Dermatopathology workforce in the United States: A survey

  • Pitiporn Suwattee
    Affiliations
    Section of Dermatology, Minneapolis Veterans Affairs Medical Center, Minneapolis, Minnesota

    Department of Dermatology, University of Minnesota, Minneapolis, Minnesota
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  • Peter M.H. Cham
    Affiliations
    Department of Dermatology, Kaiser Permanente Medical Group, San Jose, California
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  • Mahsa Abdollahi
    Affiliations
    Section of Dermatology, Minneapolis Veterans Affairs Medical Center, Minneapolis, Minnesota

    Department of Dermatology, University of Minnesota, Minneapolis, Minnesota
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  • Erin M. Warshaw
    Correspondence
    Correspondence to: Erin M. Warshaw, MD, MS, Section of Dermatology, Minneapolis Veterans Affairs Medical Center, Department of Dermatology, University of Minnesota Medical School, 1 Veterans Dr, 111K-Dermatology, Minneapolis, MN 55417.
    Affiliations
    Section of Dermatology, Minneapolis Veterans Affairs Medical Center, Minneapolis, Minnesota

    Department of Dermatology, University of Minnesota, Minneapolis, Minnesota
    Search for articles by this author

      Background

      Although several studies have documented an undersupply of dermatologic services in the United States, little is known about the dermatopathology workforce.

      Objective

      Objectives included the following: (1) describe the dermatopathology workforce in the United States; (2) identify characteristics associated with academic dermatopathologists; and (3) explore issues surrounding dermatopathology training.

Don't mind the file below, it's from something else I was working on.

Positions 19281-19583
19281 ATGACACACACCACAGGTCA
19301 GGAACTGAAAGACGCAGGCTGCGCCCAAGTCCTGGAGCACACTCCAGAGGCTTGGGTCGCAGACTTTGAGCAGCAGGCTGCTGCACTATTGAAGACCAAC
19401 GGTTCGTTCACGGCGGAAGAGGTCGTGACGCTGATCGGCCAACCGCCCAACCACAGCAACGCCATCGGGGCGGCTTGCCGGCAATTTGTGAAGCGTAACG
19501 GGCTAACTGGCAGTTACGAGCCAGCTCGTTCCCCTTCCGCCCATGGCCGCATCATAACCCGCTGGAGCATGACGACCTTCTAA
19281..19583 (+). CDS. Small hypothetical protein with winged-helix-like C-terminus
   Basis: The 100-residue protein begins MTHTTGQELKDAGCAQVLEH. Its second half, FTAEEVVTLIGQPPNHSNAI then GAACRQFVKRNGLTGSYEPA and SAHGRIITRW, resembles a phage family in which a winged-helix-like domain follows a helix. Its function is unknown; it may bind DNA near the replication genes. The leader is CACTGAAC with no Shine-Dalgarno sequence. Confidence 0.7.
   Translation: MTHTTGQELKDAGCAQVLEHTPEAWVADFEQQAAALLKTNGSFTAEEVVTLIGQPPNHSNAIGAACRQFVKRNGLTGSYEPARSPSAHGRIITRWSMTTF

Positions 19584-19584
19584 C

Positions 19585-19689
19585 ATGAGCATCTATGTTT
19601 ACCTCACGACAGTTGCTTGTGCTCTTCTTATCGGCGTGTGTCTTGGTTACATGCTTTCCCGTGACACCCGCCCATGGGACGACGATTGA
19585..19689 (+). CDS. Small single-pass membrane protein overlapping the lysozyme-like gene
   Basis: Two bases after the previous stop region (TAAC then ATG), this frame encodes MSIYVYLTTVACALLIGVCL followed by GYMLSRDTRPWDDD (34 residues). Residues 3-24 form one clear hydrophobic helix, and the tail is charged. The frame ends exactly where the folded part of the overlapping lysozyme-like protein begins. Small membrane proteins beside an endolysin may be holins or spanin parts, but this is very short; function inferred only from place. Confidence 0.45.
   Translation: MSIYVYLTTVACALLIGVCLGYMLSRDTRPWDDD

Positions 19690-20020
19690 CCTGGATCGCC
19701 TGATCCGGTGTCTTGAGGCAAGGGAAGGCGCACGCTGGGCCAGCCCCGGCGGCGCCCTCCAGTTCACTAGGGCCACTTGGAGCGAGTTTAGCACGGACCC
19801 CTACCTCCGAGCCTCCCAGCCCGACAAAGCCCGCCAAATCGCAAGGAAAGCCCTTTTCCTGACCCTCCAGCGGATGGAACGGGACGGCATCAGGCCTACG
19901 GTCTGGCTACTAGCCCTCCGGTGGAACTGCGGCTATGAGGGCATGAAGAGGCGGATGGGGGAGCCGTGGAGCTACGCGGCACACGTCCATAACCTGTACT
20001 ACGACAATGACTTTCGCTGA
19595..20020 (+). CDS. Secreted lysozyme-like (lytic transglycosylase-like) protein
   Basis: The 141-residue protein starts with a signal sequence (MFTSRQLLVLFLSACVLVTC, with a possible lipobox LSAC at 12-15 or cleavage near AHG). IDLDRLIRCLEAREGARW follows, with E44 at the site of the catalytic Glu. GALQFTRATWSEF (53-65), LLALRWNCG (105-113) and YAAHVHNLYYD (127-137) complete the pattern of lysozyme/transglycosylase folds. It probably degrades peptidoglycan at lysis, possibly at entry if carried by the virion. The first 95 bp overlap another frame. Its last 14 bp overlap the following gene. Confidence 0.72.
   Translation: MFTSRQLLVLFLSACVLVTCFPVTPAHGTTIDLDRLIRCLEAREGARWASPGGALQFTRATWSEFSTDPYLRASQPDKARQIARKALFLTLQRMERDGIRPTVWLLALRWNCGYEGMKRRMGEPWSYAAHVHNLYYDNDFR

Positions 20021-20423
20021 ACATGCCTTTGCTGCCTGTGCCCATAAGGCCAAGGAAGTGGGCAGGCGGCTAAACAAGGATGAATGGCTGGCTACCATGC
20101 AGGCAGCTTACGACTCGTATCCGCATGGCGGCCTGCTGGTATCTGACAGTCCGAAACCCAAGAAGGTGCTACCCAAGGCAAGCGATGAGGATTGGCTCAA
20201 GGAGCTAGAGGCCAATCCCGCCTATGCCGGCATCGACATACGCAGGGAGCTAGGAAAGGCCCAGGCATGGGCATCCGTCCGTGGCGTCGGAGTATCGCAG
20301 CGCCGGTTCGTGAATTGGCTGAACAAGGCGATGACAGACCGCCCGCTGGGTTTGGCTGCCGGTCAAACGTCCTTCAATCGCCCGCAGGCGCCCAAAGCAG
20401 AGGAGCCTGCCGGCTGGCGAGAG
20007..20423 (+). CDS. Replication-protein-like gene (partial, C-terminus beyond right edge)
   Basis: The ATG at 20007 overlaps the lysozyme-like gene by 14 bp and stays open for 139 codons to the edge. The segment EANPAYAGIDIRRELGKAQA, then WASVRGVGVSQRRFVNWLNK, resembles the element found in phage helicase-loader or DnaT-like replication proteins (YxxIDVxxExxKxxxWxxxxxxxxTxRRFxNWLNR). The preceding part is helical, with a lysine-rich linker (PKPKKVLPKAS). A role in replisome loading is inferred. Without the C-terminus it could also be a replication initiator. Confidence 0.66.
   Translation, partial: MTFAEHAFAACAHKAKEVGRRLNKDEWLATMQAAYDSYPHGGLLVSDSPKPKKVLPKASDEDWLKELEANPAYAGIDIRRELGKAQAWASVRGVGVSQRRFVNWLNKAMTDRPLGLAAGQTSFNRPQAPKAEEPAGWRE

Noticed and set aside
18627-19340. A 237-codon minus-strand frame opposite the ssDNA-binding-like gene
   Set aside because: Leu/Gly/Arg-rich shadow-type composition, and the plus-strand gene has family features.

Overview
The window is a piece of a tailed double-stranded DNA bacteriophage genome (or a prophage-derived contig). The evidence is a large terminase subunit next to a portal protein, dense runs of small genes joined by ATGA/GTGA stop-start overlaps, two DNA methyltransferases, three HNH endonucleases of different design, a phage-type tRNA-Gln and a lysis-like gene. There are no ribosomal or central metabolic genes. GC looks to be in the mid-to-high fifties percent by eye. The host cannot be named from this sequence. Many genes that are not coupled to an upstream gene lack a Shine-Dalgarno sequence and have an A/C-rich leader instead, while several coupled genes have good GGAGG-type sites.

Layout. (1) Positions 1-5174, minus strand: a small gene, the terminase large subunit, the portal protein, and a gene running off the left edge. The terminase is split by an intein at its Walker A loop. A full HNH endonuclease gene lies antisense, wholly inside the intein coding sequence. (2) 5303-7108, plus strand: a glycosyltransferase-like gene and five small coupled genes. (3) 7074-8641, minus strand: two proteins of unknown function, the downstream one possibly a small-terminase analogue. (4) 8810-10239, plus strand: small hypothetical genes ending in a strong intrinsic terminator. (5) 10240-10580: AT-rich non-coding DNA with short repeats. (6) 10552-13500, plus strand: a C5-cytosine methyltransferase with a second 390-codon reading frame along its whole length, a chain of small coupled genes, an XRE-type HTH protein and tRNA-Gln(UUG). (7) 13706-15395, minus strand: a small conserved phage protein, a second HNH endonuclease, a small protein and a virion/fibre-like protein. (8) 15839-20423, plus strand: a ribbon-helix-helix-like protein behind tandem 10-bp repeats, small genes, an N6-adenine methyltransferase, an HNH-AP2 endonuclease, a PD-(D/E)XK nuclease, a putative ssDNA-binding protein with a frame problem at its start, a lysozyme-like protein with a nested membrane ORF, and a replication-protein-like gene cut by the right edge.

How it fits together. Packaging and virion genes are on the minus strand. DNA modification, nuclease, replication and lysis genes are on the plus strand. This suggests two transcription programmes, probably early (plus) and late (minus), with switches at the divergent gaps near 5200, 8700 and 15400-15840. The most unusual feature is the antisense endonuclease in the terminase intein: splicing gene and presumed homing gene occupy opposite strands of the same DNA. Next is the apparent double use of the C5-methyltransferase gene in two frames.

Methods

      We conducted a cross-sectional survey of all Fellows of the American Society of Dermatopathology (ASDP) practicing in the United States and its territories.

      Results

      Of 913 ASDP Fellows, 437 (48%) returned a completed questionnaire. Most were male (72%), Caucasian (85%), and had graduated from US/Canadian medical schools (88%). Approximately half (49%) had completed a dermatology residency and a quarter (24%) were in academia. As compared with those in private practice, academic dermatopathologists were more likely to be female ( P = .0028), have a medical degree only ( P = .0197), and earn $300,000 or less annually ( P < .0001). No associations were identified for practice type with either location of medical school (United States/Canada vs other) or year of fellowship graduation (≤1996 vs ≥1997). Although most respondents were satisfied overall with their training, the most common areas identified as inadequate included: coding/billing (47%), biostatistics (38%), pediatric clinical dermatology (27%), and electron microscopy (27%).

      Limitations

      Moderate response rate and potential recall bias are limitations.

      Conclusions

      This study of the US dermatopathology workforce provides benchmarks for future studies and strategies for workforce planning.

      Key words

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